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'Need Male's Permission': Gaza Court Bars Women To Travel Without Guardian’s Approval

Under Gaza’a Sharia Judicial Council, a judge ruled that unmarried women were prohibited to travel unless permitted by a father or older male relative.


In a controversial travel regulation, a Hamas Islamic court in Gaza on Tuesday stated that women require male’s permission to travel and any movement in and out of the territory would be deemed ‘illegal’ without a guardian’s approval. Under the Hamas de facto government in Gaza strip, women rights are ‘severely violated’ and the civil liberties have declined, according to Euro-Med monitor, as both Palestinian Authority (PA) and Hamas have exercised oppressive regime in the West Bank under its Islamist gender ideology. In Tuesday’s verdict, under Gaza’a Sharia Judicial Council, a judge ruled that the unmarried women were prohibited to travel unless permitted by a father or older male relative.

The permission, according to Mideast press, was mandated to be registered with the court. A married woman, meanwhile, according to sources of Associated Press, was asked to seek permission to travel from her husband. Furthermore, the court ruled that any man is restricted to go on a journey in case of objection from the father or grandfather if the trip involved any suspected “grave harm.” 

'Disgusted that the Hamas authority in Gaza have passed a law stipulating that unmarried women cannot travel without the authorisation of a male guardian,' fumed human rights activist Gary Spedding working with Palestinian issues in the region. He further called on relevant authorities to immediately recall the Bill and ensure appropriate pressure is applied to undo this misogynistic law.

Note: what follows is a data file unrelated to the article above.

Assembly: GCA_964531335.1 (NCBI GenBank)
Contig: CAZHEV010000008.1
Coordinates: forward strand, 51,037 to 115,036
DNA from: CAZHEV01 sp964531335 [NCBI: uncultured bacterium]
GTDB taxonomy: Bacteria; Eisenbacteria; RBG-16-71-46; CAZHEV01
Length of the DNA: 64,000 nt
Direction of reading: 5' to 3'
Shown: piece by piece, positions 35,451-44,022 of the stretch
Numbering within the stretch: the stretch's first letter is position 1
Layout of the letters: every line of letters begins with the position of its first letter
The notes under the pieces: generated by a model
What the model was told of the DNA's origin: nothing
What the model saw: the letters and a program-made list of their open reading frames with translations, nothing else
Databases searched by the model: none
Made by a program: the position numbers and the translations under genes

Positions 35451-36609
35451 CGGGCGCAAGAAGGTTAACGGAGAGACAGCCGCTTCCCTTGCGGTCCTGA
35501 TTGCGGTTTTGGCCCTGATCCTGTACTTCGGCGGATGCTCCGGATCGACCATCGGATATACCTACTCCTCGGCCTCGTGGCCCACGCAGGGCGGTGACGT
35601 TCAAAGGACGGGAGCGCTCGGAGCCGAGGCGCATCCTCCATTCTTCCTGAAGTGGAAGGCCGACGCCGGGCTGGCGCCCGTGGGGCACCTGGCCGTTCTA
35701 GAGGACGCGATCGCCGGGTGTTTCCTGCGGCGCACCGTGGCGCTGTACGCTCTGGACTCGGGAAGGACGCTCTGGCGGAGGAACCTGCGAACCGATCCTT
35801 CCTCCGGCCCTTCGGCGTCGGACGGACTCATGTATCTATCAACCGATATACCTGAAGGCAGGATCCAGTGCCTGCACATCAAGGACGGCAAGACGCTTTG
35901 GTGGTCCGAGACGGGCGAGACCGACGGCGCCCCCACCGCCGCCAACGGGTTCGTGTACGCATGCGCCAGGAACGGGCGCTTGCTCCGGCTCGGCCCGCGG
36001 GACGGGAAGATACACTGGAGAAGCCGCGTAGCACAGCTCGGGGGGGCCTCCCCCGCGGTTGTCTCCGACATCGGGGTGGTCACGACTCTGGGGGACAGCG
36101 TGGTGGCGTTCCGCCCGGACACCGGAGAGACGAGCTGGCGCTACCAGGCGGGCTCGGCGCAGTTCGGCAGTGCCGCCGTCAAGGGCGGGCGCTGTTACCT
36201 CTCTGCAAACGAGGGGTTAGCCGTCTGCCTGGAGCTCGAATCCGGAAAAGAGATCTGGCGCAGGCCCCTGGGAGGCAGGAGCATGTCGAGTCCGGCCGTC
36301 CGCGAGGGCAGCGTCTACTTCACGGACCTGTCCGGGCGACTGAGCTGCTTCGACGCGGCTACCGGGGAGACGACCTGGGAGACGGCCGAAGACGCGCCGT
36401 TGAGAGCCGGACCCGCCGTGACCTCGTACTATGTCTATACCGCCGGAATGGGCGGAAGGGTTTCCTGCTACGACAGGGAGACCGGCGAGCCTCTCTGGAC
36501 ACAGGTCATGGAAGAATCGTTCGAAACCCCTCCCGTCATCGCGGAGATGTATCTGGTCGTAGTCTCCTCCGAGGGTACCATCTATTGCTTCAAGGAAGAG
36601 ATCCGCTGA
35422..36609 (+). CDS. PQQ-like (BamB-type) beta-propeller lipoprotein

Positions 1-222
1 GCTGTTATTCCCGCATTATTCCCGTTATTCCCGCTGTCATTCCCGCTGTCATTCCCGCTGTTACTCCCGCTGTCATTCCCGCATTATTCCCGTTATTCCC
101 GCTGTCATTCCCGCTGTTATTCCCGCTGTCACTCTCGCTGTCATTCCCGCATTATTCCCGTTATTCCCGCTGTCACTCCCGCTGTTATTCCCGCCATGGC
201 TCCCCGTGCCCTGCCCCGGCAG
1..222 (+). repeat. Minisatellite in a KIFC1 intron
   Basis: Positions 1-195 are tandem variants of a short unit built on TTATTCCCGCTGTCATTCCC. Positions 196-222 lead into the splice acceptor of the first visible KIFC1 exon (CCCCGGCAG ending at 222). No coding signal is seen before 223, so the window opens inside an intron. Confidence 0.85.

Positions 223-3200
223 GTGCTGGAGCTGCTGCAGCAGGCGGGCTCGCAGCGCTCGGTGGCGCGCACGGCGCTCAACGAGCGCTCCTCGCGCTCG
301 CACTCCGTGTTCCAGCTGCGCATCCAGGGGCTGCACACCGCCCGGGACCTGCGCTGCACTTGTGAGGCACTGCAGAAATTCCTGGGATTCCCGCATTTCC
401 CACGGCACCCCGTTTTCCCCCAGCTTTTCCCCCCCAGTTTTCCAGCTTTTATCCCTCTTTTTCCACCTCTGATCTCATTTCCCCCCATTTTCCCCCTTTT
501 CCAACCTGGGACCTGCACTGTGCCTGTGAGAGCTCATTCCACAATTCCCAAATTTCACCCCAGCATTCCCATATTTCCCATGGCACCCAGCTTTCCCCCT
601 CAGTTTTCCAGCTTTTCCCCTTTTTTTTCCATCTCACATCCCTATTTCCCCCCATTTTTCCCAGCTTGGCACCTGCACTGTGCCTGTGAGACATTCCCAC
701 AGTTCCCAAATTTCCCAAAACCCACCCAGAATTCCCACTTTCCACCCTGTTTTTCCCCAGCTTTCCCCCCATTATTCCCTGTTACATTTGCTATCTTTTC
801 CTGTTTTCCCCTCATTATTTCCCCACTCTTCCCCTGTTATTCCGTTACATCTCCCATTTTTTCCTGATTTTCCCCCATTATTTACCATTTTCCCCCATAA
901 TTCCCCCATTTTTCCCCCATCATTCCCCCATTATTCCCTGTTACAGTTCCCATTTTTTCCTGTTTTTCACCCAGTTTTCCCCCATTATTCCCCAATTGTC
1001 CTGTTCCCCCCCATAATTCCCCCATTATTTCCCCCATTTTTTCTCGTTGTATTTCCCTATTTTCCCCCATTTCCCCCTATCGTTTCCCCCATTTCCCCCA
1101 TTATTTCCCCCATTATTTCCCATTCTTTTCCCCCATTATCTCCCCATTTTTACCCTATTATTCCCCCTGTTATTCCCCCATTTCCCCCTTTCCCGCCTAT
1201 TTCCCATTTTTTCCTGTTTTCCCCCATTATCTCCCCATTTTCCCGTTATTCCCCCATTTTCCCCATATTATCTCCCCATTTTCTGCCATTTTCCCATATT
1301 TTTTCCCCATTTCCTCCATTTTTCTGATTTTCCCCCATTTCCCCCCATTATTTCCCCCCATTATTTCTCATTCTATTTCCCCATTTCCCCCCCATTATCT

Read: Tarnished By Its Gaza Rule, Hamas May Struggle In Elections

Read: Qatar To Provide $360 Million In Yearly Financial Assistance To Gaza Strip

The ruling, that can cause a backlash, comes ahead of the  Palestinian elections in Gaza Strip as Hamas seeks to gain popular support in midst of accusations of deteriorating infrastructure and living conditions during the COVID-19 in the conflict-ridden region. A Hamas run court document, accessed by Associated Press, stated that women were required to ask a guardian or a male relative to file a lawsuit in the court of law prior to travelling. Experts saw a stark similarity between Gaza’s guardianship law with rules for women in conservative Saudi Arabia, where women, even when married, were treated as minors and law mandated them to seek permission for travel from the male of the house. Saudi Arabia, however, scrapped the law in 2019, allowing women to apply for a passport and travel freely without male permission. 

"The recent judicial circular's provisions contradict the principles of the law and the guaranteed right of people to travel. The Palestinian Basic Law guarantees the right of citizens to move and travel, as Article 11 stipulates that “Personal freedom is a natural right, shall be guaranteed and may not be violated," the Euro-Mediterranean Human Rights Monitor said in a statement.

Protests against 'discriminatory' ruling 

Prosecutor of the Gaza’s Supreme Judicial Council, in a statement to AP, said that the Tuesday’s ruling was “balanced and consistent with Islamic and civil laws.” He dismissed concerns about women’s rights and violation of freedom as  “artificial and unjustified noise”.  In the aftermath of protests against the law passed by Gaza’s Sharia Council, however, Judge Hassan Jojo recently agreed to review the controversial ruling that could strip nearly 2 millions off their freedom, according to Hareetz. Palestine’s Independent Commission for Human Rights (ICHR), meanwhile, objected to the law, stating that the ruling was discriminatory with respect to race, gender, colour, religion, political opinion or disability. 

Read: Gaza Residents Helped To Register For Elections

Read: Palestinians Say Israel Blocks Shipment Of Vaccines To Gaza

(Image Credit: twitter/@EuroMedHR)

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